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Adjuvant therapy in patients with resected poor-risk head and neck cancer

In Journal of Clinical Oncology
Contributor(s): Koch WM | Vermorken JB | e-mail:jacques.bernier@hcuge.ch.Clinique de Genolier,1272 Genolier, Switzerland | Bernier J.
Material type: materialTypeLabelArticleSeries: Vol 24 Issues 17.Publisher: 2006Description: 2629-2635.Subject(s): | Switzerland | Cancer | Head and neck | Adjuvant therapy | DDC classification: In: Journal of Clinical OncologySummary: In patients with locally or regionally advanced head and neck carcinomas, postoperative radiotherapy has historically been the adjuvant therapy applied for patients with prognostically worrisome pathologic features. Any improvement in therapeutic index achieved by adding cytotoxic agents to postoperative radiotherapy remained controversial. However, two recent randomized trials, conducted in parallel in Europe and the United States, produced level I evidence regarding improved efficacy in this setting for the concurrent administration of chemotherapy and radiotherapy. High-dose cisplatin and irradiation can now be considered the standard therapeutic approach for resected poor-risk disease. The presence of positive margins and/or nodal extracapsular spread in the surgical specimens are the subgroups that appear to benefit in the most significant way from the addition of chemotherapy to radiation. Many questions regarding the optimization of adjuvant treatments still remain unanswered, especially wit
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In patients with locally or regionally advanced head and neck carcinomas, postoperative radiotherapy has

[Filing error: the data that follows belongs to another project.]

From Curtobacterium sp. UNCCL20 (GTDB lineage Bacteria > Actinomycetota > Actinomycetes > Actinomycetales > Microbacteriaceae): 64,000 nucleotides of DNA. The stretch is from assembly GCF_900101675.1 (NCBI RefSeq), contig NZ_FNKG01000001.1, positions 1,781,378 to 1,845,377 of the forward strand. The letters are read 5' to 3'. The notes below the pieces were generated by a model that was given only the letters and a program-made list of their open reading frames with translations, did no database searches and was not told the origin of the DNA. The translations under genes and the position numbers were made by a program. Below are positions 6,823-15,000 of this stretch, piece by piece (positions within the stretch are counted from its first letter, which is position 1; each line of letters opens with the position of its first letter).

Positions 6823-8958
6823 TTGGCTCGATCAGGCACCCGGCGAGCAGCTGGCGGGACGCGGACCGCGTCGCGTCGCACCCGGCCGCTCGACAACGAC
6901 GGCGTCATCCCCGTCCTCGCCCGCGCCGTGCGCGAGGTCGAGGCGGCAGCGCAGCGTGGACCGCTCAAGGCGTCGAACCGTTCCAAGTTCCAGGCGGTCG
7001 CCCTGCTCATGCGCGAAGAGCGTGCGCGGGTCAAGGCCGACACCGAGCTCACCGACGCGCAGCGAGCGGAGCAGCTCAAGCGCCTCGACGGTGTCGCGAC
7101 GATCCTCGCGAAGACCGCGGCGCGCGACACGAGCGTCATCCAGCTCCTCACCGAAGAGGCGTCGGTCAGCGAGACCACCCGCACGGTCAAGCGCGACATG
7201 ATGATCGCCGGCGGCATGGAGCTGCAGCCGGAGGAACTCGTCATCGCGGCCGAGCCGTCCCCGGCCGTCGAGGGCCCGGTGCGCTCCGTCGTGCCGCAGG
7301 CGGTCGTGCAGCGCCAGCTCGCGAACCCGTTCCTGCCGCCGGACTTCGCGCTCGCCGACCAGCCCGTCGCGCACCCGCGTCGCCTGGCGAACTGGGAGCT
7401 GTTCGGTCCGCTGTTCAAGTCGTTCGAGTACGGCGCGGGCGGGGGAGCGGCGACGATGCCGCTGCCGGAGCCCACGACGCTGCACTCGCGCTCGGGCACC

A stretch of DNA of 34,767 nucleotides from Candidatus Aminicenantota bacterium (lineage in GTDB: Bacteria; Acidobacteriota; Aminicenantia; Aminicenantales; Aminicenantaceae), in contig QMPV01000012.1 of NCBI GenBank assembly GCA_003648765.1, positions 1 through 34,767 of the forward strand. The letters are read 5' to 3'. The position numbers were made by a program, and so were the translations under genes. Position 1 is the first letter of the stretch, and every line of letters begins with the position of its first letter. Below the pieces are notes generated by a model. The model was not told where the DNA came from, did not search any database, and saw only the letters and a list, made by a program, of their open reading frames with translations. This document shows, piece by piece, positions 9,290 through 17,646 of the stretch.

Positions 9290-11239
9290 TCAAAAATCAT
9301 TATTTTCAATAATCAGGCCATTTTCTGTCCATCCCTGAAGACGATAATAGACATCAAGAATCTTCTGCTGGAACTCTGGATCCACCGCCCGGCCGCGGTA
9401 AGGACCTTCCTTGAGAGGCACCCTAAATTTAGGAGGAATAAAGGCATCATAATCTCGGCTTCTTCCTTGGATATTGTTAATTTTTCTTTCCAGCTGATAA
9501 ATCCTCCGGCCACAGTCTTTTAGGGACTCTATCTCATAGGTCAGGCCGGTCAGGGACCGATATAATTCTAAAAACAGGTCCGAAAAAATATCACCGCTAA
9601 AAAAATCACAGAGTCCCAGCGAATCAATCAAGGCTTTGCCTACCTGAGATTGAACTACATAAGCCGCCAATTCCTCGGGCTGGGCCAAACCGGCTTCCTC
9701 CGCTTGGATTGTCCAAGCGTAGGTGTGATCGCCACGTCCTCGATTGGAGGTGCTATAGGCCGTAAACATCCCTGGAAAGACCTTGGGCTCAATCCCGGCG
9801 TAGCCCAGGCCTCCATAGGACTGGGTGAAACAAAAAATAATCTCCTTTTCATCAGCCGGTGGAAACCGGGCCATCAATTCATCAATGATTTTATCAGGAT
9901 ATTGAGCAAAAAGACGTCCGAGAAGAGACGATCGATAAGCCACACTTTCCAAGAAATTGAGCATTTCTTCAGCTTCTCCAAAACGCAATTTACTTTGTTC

historically been the adjuvant therapy applied for patients with prognostically worrisome pathologic features.
Any improvement in therapeutic index achieved by adding cytotoxic agents to postoperative radiotherapy
remained controversial. However, two recent randomized trials, conducted in parallel in Europe and the United
States, produced level I evidence regarding improved efficacy in this setting for the concurrent administration
of chemotherapy and radiotherapy. High-dose cisplatin and irradiation can now be considered the standard
therapeutic approach for resected poor-risk disease. The presence of positive margins and/or nodal extracapsular
spread in the surgical specimens are the subgroups that appear to benefit in the most significant way
from the addition of chemotherapy to radiation. Many questions regarding the optimization of adjuvant
treatments still remain unanswered, especially wit

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